Damages are the basic remedy available for a breach of contract. It is a common law remedy that can be claimed as of right by the innocent party. The object of damages is usually to put the injured party into the same financial position he would have been in had the contract been properly performed. Sometimes damages are not an adequate remedy and this is where the equitable remedies (such as specific performance and injunction) may be awarded.


So after the long discussion we can say that arbitration is a very common used  from the primitive age. Arbitration is an alternative system of “private justice” provided for by law, different from the procedure followed in the normal courts, designed to resolve disputes between individuals so that they can end their differences peacefully through an “award” issued by the arbitrator appointed which is binding and equivalent to a judicial ruling, without having to resort to the courts of justice. Although much work remains to be done, the list may facilitate the use of general principles of law as the governing substantive law by providing a delineated set of such principles. If so, this may encourage parties to enter into international commercial agreements despite the substantial cultural and legal differences among their countries.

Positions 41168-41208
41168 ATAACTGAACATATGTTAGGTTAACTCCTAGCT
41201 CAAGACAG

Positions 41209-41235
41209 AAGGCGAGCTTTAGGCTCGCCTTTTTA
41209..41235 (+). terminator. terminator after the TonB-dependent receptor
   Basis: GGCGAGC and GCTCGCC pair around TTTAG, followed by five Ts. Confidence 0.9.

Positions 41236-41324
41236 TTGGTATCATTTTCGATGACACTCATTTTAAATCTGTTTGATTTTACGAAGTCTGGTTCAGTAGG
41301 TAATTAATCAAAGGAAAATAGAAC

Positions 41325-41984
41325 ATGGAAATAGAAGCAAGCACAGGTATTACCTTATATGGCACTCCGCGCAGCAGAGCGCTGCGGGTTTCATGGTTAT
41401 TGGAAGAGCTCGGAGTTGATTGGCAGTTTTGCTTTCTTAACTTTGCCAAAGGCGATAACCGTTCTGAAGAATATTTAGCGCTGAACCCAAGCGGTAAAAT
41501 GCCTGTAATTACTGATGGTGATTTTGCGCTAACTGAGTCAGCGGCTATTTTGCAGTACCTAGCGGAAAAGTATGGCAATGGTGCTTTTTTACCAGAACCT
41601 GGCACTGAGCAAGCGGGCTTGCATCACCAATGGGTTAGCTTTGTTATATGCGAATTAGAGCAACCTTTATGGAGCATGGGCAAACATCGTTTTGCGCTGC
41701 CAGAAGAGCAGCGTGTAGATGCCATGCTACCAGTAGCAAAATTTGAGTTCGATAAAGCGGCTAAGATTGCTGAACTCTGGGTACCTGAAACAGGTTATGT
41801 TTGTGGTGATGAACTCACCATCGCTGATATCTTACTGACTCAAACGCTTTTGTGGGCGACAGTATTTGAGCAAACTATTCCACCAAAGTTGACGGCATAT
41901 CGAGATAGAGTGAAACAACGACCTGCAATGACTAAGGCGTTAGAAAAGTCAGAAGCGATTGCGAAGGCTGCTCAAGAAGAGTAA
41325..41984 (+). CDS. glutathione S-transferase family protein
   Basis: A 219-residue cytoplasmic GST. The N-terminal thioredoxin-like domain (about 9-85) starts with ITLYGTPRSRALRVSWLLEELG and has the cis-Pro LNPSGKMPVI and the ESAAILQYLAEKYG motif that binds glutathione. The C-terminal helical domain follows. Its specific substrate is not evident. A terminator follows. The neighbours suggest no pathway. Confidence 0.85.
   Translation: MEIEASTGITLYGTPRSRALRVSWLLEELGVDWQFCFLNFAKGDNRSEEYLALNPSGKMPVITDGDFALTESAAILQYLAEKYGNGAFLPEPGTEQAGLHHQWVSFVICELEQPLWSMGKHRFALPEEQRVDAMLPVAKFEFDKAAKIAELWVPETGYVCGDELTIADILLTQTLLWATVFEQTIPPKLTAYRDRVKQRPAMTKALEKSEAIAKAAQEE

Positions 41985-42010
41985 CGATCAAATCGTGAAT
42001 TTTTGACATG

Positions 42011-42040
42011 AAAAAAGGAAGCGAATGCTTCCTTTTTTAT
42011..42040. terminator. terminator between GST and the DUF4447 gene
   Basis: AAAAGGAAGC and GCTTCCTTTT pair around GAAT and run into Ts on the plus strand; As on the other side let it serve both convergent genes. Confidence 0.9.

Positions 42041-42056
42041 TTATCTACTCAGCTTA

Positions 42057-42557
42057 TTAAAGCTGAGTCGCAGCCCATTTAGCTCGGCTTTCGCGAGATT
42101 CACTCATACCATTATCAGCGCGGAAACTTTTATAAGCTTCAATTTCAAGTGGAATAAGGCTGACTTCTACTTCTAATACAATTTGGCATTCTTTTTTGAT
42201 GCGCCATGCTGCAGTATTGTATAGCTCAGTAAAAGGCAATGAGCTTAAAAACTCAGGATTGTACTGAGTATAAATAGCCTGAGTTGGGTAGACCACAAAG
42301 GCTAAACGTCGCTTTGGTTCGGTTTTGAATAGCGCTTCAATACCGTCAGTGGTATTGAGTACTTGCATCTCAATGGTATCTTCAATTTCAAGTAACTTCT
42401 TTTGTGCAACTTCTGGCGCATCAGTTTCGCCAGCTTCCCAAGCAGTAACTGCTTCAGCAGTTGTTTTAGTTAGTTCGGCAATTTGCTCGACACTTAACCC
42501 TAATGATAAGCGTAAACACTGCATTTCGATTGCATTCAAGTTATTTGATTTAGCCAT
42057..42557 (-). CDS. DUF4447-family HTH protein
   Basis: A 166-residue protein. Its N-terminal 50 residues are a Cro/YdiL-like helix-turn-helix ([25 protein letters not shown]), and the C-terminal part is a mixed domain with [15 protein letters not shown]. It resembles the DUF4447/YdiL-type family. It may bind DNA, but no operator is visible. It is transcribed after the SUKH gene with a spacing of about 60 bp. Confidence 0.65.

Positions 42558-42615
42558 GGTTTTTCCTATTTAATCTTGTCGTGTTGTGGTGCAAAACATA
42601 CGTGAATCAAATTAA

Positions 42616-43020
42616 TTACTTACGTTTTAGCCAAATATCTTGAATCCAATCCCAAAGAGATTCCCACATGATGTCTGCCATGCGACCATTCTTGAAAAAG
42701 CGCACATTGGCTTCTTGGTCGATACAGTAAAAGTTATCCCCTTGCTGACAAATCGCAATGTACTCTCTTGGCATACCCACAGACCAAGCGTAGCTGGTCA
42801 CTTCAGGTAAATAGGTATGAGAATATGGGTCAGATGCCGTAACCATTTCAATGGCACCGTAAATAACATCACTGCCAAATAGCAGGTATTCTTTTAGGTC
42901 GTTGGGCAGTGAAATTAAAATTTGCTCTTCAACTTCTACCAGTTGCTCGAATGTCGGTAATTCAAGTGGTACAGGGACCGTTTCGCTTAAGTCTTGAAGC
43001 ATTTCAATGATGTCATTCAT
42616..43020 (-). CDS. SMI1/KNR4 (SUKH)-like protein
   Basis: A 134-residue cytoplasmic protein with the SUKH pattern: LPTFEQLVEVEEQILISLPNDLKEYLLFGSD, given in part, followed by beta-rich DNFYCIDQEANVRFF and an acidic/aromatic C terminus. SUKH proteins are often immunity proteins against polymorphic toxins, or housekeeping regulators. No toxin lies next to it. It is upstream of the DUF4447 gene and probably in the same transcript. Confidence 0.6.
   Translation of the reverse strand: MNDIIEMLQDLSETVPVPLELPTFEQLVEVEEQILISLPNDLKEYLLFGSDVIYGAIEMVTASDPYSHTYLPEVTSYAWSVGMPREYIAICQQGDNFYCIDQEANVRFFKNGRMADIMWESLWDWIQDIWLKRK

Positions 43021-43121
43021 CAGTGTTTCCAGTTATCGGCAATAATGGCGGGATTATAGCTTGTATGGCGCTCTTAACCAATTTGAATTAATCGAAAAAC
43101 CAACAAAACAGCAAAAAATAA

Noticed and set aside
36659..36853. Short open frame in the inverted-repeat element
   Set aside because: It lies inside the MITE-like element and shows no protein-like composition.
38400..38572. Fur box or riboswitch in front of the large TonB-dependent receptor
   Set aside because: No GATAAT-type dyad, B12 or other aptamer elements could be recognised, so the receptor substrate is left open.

Works Cited:

Branson & Wallace, Choosing the Substantive Law to Apply in International Commercial Arbitration, 27 VA. J. INT’L L. 39, 46 (1986).

A. REDFERN & M. HUNTER, supra note 1, at 53-55.





R. Austen-Baker, ‘Gilmore and the Strange Case of the Failure of Contract to Die After All’ (2002) 18 Journal of Contract Law 1



McNair, The General Principles of Law Recognized by Civilized Nations, 33 BRIT. Y.B. INT’L L. 1 (1957).

[1] http://businessvocab.com/arbitration-definition/

[2] http://www.answers.com/topic/arbitrator



[3] http://know.about.com/Arbitration


R. Austen-Baker, ‘Gilmore and the Strange Case of the Failure of Contract to Die After All’ (2002) 18 Journal of Contract Law 1

[5] http://legal-dictionary.thefreedictionary.com/promise

[6] http://www.goldsmithibs.com/resources/free/Breach-of-Contract/notes/Breach-of-Contract-Remedies.pdf


[7] http://bizlawfirm.com/all-practice-areas/breach-of-contract/

[7] Glanville Williams. Learning the Law. Eleventh Edition Stevens. 1982. p. 9